No ride home, no kidney stone surgery, Ottawa man told
Viktor Velichkin's kidney stone surgery at General abruptly cancelled last month
- The surgery date was rescheduled for Oct. 3 and Velichkin now has a chaperone.
A military veteran suffering from a painful kidney stone had his surgery at an Ottawa hospital abruptly cancelled last month when a doctor discovered he didn't have a ride home.
Viktor Velichkin, 54, told hospital staff before he was admitted on Sept. 22 that he planned to take a taxi home after the day surgery.
After they discharge me, it's my business where I'm going.- Viktor Velichkin
"Logically, after they discharge me, it's my business where I'm going," the former Canadian Forces member said.
But a surgeon at the General campus of the Ottawa Hospital took a different view.
Velichkin, who lives alone, said he was given a hospital gown and an ID bracelet. When a nurse asked how he was planning to get home after the operation, he explained that he hadn't been able to arrange a return ride and planned to take a taxi.
In considerable discomfort
When the surgeon learned that, Velichkin's surgery was abruptly cancelled and he returned home with a 10-millimetre stone still lodged in his ureter, the duct that carries urine from the kidney to the bladder.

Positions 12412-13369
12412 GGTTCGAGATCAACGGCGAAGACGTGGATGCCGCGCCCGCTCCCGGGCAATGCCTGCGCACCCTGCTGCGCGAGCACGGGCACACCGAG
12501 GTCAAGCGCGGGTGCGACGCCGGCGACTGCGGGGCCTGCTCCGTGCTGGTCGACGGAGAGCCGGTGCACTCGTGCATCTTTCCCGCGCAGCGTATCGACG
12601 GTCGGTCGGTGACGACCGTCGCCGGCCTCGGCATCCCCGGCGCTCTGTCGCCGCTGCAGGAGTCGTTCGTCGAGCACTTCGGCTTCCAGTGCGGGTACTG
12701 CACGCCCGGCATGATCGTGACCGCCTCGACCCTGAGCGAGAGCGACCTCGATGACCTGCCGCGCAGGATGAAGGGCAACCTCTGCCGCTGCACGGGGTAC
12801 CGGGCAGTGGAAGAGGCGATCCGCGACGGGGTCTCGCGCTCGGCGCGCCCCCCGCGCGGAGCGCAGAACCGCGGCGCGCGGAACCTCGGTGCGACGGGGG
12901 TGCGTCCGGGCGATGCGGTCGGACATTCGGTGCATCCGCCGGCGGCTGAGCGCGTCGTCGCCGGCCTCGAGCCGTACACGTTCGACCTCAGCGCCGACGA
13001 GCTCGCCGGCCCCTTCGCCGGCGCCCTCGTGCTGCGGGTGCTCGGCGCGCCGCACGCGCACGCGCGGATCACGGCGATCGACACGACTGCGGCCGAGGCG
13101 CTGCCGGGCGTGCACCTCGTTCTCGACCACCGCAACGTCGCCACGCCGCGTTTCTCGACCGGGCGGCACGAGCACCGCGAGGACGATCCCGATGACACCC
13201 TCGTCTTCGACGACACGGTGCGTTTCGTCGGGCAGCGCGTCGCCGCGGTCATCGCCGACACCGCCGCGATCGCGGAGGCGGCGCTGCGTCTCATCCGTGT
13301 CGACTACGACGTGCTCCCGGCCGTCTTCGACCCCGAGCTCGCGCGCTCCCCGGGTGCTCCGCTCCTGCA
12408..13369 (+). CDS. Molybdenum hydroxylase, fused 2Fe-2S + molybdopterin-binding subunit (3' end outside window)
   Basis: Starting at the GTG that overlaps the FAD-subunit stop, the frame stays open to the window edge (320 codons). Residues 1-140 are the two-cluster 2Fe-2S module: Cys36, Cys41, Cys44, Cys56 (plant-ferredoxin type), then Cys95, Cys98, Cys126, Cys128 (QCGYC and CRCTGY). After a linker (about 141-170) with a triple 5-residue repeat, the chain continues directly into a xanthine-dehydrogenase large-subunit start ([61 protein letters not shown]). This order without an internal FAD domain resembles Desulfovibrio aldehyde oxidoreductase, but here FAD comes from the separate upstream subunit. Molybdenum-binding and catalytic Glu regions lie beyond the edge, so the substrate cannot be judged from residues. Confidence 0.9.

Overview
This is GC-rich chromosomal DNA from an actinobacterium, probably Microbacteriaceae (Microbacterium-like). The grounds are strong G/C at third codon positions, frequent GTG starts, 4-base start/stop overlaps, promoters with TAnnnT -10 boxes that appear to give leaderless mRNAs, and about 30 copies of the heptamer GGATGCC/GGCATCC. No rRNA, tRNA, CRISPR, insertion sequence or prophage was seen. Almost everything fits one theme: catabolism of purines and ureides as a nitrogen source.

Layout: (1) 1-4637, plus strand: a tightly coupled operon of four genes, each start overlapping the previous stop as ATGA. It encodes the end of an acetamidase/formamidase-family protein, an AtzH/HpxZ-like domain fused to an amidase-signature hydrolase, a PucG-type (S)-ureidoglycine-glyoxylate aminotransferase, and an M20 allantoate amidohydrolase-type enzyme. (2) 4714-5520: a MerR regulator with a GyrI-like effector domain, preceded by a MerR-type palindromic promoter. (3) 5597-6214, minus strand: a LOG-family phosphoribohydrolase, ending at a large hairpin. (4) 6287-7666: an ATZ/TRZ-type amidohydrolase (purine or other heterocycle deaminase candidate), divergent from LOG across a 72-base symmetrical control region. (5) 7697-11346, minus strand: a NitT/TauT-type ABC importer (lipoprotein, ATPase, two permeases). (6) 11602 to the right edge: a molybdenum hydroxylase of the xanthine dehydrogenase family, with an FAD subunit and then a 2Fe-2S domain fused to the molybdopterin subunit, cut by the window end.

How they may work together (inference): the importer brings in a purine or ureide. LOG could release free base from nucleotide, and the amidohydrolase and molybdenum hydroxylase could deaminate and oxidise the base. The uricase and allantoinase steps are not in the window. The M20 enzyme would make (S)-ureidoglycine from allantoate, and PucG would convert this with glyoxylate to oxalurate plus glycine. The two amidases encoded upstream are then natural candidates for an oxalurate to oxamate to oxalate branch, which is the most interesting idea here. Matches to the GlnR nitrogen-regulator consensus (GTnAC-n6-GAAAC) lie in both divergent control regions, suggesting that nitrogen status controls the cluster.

Velichkin said he's in considerable discomfort, especially since painkillers prescribed by his own doctor ran out before his scheduled surgery date.
A spokesperson for the Ottawa Hospital said its policy doesn't permit patients who are recovering from the effects of anesthesia to return home unassisted, even if the surgery doesn't require post-operative care.
Sometimes patients are admitted overnight, but only if they make arrangements prior to the date of their surgery, the spokesperson said.
'It's like an ultimatum'
There are volunteer groups who will transport cancer patients, but there are no comparable services for people needing transportation following day surgeries such as kidney stone removal.
Velichkin, who was born and raised in the former Soviet Union, said the inflexibility of the hospital staff reminded him of attitudes he encountered as a young man.
"It's like an ultimatum, like in the Soviet Union. You do what we tell you, or it's Siberia!" he said.
Velichkin said the hospital should provide transportation home for patients who rely on taxis to get around. He said he hopes to reschedule his surgery for this week, but still faces the problem of how to get home afterward.
Veteran Affairs contacts hospital
Veterans Affairs Canada said in a statement it has an emergency trust fund to provide financial assistance in emergency situations, including transportation.
While the federal department said it can't comment on a specific veteran's case, it has reached out to the Ottawa Hospital.
"The Department has reached out to the hospital to let them know that if they come across a similar situation in the future, they can reach out to VAC and we'll do our best to support the veteran, or put them in touch with one of our partners," the statement read.